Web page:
With the new super laws commencing from 1 July 2017, advisors and trustees of self managed superannuation funds (SMSFs) are starting to consider whether they need to update their SMSF trust deed or their pension documents.
The transfer balance cap is the new limit on how much a member can have in their pension account and accordingly is a limit on how much a super fund can have in “pension phase”. Income and capital gains are tax free to the extent they are in pension phase. To the extent that a super fund is in “accumulation phase” its income is taxed at 15% and capital gains, on assets held for more than 12 months, are taxed at 10%.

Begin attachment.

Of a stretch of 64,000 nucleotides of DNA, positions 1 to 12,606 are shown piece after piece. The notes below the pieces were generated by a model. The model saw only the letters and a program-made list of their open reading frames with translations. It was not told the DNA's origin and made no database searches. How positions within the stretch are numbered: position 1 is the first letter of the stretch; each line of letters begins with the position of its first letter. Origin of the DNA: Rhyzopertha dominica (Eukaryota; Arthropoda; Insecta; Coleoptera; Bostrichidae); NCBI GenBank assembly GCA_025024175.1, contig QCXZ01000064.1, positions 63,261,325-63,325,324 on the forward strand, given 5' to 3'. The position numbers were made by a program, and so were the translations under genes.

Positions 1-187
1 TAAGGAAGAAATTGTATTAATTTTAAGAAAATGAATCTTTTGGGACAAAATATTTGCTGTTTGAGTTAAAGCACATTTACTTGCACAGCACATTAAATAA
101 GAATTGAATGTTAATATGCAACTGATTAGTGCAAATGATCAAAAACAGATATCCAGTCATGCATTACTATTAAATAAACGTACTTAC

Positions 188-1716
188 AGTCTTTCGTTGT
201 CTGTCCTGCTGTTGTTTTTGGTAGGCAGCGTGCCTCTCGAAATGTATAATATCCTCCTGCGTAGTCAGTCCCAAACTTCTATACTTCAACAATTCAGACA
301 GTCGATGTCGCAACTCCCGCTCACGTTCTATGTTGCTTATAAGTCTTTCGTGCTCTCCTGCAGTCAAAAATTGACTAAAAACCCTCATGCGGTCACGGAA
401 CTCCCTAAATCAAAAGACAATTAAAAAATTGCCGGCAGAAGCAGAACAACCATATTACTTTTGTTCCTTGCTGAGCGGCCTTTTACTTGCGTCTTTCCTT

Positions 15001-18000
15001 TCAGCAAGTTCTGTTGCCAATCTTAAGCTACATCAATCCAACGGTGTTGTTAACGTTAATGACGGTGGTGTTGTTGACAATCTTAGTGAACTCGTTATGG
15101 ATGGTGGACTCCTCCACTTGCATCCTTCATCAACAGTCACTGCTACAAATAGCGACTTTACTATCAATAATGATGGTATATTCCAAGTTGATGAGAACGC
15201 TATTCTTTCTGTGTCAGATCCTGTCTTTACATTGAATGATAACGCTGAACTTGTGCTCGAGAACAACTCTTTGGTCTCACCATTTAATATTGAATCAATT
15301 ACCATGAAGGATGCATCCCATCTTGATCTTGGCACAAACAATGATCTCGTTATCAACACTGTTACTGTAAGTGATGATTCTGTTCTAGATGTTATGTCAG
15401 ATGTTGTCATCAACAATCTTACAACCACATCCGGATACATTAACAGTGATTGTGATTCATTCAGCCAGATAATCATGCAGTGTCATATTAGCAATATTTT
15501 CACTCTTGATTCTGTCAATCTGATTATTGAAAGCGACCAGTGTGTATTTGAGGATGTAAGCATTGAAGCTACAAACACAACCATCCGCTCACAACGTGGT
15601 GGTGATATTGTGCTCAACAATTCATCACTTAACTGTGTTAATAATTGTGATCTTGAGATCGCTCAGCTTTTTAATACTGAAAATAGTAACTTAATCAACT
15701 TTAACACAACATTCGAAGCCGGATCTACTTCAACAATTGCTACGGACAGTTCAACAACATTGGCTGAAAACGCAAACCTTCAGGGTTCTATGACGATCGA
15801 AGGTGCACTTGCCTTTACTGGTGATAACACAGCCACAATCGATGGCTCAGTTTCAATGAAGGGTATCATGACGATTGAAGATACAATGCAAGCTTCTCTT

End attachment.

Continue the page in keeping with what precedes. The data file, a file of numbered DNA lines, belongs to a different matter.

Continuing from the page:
The headline items to this measure is that the non-concessional contributions cap will be reduced from $180K to $100K, the “bring forward rule” will be reduced from $540K to $300K and that members with account balances over $1.6 million will not be able to make non-concessional contributions. But like most of the new measures there are additional complexities to the new non-concessional cap measures.
The transfer balance cap measure includes a transitional CCT relief via a cost base reset. This relief is designed to ensure that only capital growth post the introduction of all of transfer balance cap (ie from 1 July 2017) is taxed. However, like all of the new measures the relief is complicated and requires careful consideration prior to 1 July 2017.